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How Darcy Kuemper went from backup to the Coyotes MVP

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Darcy Kuemper was a bit of a question mark going into the season before proving to be a stellar goaltender who was able to take on a massive responsibility.

Chicago Blackhawks v Arizona Coyotes Photo by Christian Petersen/Getty Images

Ah, how a season changes things. During the 2017-18 season, goaltender injuries and inconsistent backups would lead to six goaltenders would suiting up for Arizona Coyotes. Antti Raanta would finish the season as the only goalie who played a full game with a save percentage above .900. It soon became clear that if Raanta sustained another injury the team would need something other then another carousel of backups and minor leaguers to be successful. To prevent that from happening again GM Chayka needed to make a move to secure the Coyotes’ crease for the upcoming season.

To solve their problems in goal the Coyotes decided to send Tobias Rieder, a pending restricted free agent who would probably not re-sign with the team, and backup Scott Wedgewood to the Los Angeles Kings on February 21st for backup netminder Darcy Kuemper. Almost immediately the Coyotes re-signed Kuemper to a two-year, $3.7 million contract extension.

Kuemper was originally drafted by the Minnesota Wild in 2009 161st overall. He would serve as a backup for numerous Wild goaltenders, including former Coyotes Ilya Bryzgalov and Devan Dubnyk. During the 2017 offseason he would leave the Wild as a free agent having played in 102 games in Minnesota with a .910 save percentage, a 2.60 goals against average, and having recorded seven shutouts.

Kuemper would sign a one-year deal with the Los Angeles Kings in a move that may come to define his career. With the Kings he appeared in 19 games and boosted a 2.10 goals against average and a .932 save percentage. While Kuemper has historically been a solid backup, his numbers weren’t never that high. Considering Los Angeles finished that season with a league leading goals against (202) and the best penalty kill (85.0%) it seemed likely that Kuemper’s numbers were being artificially inflated by LA’s system.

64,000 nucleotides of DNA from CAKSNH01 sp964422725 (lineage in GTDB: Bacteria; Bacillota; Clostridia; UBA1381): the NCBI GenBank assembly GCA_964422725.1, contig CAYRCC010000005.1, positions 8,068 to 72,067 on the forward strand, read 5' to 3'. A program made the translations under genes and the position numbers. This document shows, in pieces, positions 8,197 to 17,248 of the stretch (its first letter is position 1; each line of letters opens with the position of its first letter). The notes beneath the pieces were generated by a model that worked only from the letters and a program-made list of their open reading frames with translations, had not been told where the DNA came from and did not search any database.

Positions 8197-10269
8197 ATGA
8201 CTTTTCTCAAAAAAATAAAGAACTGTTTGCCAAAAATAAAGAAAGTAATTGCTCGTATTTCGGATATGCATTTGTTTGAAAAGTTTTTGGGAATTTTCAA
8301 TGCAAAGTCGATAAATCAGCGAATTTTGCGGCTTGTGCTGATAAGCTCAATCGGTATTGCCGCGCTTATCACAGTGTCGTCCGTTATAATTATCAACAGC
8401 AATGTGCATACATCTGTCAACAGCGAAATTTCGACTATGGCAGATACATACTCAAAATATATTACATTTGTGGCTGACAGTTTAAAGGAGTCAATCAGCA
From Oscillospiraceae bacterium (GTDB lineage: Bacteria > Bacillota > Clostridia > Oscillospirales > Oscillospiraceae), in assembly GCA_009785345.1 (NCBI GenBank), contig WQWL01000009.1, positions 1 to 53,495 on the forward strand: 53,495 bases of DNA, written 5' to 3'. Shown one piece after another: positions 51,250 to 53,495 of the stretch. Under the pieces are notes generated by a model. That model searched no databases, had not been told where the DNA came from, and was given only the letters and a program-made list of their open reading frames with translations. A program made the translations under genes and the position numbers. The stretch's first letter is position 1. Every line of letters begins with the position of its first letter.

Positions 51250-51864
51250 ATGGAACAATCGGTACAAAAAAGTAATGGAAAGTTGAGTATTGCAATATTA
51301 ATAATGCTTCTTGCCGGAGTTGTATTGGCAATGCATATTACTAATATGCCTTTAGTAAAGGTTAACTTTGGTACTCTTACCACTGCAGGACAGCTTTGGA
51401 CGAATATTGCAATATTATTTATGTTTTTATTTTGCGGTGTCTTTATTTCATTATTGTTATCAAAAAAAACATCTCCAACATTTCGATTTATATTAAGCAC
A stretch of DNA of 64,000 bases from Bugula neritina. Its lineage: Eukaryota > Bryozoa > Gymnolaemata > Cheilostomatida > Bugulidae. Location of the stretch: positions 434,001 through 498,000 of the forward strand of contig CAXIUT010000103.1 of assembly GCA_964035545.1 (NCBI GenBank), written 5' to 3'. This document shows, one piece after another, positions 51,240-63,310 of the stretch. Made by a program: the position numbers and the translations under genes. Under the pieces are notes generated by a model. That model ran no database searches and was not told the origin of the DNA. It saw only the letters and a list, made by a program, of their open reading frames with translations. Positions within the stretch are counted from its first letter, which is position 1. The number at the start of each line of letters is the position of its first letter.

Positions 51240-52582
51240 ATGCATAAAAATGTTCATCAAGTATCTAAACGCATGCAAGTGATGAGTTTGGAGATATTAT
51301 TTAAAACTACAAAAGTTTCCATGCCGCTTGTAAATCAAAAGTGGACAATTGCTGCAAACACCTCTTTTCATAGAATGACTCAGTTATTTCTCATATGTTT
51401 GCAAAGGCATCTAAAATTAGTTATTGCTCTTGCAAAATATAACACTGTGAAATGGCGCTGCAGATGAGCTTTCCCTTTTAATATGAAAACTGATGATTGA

We may never know if the Coyotes’ management suspected that the Kuemper’s numbers were boosted by Los Angeles’ system. At the time it looked like they were buying high, but the way the team traded for and then immediately extended Kuemper they seemed to think he was the piece that they needed moving forward.

In his first shortened season with the Coyotes Kuemper would struggle. He appeared in only 10 games and had a 3.22 goals against average and for the first time in his career his save percentage was below .900. Adjusting to a new system can prove to be a challenge, but at the time it looked like the Coyotes had committed to an over-hyped backup.

In his first full season with the Coyotes Kuemper would come into his own and force himself into the team MVP conversation. In 55 games he boasted a .925 save percentage (8th in the NHL among goalies who played at least 30 games) and 2.33 goals against average (6th) along with 5 shutouts (tied for 6th). At even strength Kuemper’s save percentage is .927 (tied for 12th) and he even managed a respectable power play save percentage of .897 (7th). The silver lining of the Coyotes roller coaster season was the consistently stellar penalty kill (tied for 1st at 85.0%) and Kuemper was a big part of that.

When the team lost Raanta to injuries again Kuemper was able to step up and prove to be the rock that the Coyotes need. Partly on the back of Darcy Kuemper the team got closer to the playoffs then they have in seasons, all for the discounted price of $1.35 million a year. Its tough to say what the Coyotes’ goaltending situation will look like when the 2019-20 season begins, but Arizona may get a chance to have one of the best tandems in the NHL.

I will be the first to say that I was wrong about Kuemper. His time in Minnesota didn’t impress and his numbers with the Kings seemed unsustainable. In his 10 games during the 2017-18 season he didn’t inspire much confidence, and it was beginning to look like the team bought high on an overpriced backup. But last season something had changed and he was able to bring his play to another level. He was not just playing extremely well but he was able to prove to be a calming factor for the team. Its fair to say that when the team acquired Darcy Kuemper for a rental and a backup they were unknowingly bringing in the most important part of the 2018-19 Coyotes’ roster.